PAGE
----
· Vestas will expand its U.S. presence when it opens its second blade factory in Brighton in 2011. The Windsor blade factory opened in March 2008, followed by the nacelle factory in Brighton and the world’s largest tower factory in Pueblo in 2010. Combined, the four manufacturing facilities, which are located on three campuses in Brighton, Windsor, and Pueblo, represent an investment of about $1 billion in the state since 2007. The company plans to double its workforce in the next year to fulfill turbine order demands and expand annual production capacity. In addition, Vestas announced a $2.5 million, 80-acre expansion to the company’s Windsor manufacturing facility that will serve as storage space for wind blades.
Some of the solar company new announcements in 2010 include:
· SMA Solar Technology AG, the largest solar inverter manufacturer in the world, was named “Deal of the Year” award winner in 2010 by the Metro Denver Economic Development Corporation. The Germany-based company was recognized for its significant economic impact to the region through capital investment and job creation. In 2010, the company hired 200 workers at its northeast Denver plant and could add up to 500 more positions by the end of 2011.
· North Carolina-based power company Cogentrix Energy LLC plans to build the world’s largest concentrated photovoltaic power plant north of Alamosa. The 225-acre power facility will utilize lens-based technology that could power up to 6,500 homes.
· SkyFuel, Inc. relocated its corporate headquarters from Albuquerque to Arvada. The company’s parabolic solar power collector research and development center is already located in Jefferson County and the company cited its proximity to National Renewable Energy Laboratory and Colorado’s growing cleantech environment as key factors in their location decision.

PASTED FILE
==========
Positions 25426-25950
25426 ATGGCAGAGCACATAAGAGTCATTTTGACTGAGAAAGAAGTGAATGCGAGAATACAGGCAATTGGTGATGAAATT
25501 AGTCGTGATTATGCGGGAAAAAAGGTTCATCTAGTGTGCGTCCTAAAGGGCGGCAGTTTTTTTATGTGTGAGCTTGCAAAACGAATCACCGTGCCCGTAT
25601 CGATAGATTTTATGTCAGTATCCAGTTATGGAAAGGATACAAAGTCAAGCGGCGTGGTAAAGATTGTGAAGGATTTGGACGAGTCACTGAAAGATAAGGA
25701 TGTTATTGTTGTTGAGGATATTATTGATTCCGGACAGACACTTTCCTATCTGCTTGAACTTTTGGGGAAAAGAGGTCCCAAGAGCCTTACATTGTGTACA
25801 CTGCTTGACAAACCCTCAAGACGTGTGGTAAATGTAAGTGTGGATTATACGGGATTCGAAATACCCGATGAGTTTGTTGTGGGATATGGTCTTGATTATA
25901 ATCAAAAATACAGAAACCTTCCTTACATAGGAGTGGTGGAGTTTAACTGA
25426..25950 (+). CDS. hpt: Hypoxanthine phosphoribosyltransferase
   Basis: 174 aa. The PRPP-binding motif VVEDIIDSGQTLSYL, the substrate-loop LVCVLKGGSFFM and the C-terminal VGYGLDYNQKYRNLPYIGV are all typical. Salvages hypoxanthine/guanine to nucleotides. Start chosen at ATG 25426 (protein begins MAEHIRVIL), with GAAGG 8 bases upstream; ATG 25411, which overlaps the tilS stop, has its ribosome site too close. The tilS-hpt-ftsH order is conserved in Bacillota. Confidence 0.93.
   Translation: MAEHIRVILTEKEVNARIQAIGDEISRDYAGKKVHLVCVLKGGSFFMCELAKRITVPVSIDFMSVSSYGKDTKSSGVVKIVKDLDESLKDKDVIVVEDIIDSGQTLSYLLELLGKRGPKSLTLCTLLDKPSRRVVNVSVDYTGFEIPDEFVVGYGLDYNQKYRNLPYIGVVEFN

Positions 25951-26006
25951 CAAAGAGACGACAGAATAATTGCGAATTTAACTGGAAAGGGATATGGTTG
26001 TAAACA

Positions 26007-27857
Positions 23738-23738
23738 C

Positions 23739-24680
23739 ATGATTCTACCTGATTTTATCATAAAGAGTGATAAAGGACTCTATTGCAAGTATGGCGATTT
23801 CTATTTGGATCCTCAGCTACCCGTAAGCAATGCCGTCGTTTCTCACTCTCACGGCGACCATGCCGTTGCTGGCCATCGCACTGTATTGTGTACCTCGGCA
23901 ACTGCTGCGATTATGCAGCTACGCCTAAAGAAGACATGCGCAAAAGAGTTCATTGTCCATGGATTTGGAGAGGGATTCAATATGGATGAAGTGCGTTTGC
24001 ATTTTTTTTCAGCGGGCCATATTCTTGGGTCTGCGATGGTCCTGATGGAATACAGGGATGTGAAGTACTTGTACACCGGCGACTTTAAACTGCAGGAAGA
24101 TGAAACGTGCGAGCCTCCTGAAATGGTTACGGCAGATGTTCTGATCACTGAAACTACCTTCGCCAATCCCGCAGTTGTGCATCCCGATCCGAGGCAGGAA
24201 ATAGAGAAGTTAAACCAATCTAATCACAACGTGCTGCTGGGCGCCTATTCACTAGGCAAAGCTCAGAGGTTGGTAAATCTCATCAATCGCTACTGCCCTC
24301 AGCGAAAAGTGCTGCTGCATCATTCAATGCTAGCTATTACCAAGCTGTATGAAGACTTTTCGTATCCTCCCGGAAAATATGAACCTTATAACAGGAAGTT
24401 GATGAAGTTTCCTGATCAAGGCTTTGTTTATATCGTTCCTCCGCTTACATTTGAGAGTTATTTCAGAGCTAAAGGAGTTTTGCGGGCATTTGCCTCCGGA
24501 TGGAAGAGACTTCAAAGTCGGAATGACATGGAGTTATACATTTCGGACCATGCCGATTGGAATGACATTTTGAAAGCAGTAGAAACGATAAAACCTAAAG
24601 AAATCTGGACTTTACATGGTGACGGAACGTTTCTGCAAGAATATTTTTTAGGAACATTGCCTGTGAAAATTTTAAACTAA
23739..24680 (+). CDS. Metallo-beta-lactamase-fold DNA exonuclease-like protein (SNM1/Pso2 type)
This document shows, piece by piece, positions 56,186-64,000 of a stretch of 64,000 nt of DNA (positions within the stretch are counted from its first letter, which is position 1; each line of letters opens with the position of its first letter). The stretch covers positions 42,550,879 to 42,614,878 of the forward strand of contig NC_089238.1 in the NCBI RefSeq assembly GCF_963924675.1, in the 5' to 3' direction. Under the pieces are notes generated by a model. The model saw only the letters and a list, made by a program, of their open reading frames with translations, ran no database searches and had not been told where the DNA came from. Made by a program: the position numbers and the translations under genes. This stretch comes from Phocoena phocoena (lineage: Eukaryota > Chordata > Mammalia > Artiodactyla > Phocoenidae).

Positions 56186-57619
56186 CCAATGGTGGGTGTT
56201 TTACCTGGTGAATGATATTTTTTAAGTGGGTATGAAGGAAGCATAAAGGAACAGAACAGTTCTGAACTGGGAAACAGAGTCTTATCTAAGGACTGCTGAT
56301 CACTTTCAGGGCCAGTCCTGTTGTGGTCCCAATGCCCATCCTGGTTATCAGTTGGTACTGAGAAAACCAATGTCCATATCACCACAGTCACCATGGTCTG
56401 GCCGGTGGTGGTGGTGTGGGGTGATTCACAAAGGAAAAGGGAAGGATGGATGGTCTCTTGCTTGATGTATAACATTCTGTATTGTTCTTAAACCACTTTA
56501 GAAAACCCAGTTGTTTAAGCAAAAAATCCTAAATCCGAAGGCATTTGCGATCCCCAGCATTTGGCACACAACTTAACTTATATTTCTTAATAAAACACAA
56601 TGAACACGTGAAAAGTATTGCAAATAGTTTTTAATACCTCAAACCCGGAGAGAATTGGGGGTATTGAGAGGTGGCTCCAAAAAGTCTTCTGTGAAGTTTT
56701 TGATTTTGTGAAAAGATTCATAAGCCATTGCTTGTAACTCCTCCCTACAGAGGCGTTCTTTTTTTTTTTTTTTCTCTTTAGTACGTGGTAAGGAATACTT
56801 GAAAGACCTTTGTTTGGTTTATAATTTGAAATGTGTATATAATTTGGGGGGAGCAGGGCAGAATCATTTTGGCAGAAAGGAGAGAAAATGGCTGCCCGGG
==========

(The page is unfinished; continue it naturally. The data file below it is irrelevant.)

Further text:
· California-based SunPower Corp. and Colorado Springs Utility are building a 6-MW solar Power facility at the U.S. Air Force Academy. The 30-acre project is slated for completion by 2011.
Colorado continues to be a hub for energy-related venture capital and ranks as one of the top five states in terms of capital generated for energy-related projects.
· Through 2010, federal stimulus support designated more than $768 million to Colorado for energy efficiency and renewable energy projects, including funding for energy tax incentives for individuals and businesses in Colorado through the State Energy Program.
· The combination of Colorado’s Renewable Energy Standard of 30 percent by 2020 and production tax credits demonstrates Colorado’s commitment to renewable energy technology development and research. Former Colorado Governor Bill Ritter unveiled the Governor’s Energy Office Revolving Loan Program and the Green Colorado Credit Reserve Program, both stimulus-funded loan programs aimed at renewable energy companies and companies making renewable energy improvements to their buildings.
· The Governor’s Energy Office program has a $13 million budget, $12 million of which will go towards large renewable energy companies that have struggled to obtain bank loans and $1 million of which will be used to support energy efficiency projects for small businesses.
Colorado is becoming a leader in the cleantech space not only through the companies doing business in Colorado and the jobs created, but also through the research that is being done.
· Legislation passed in 2007 created the Colorado Renewable Energy Collaboratory, a partnership among the University of Colorado at Boulder (CU-Boulder), the Colorado School of Mines, Colorado State University, and NREL. The Collaboratory conducts world-class research through its six research centers. The centers develop new energy technologies and help transfer them to the private sector.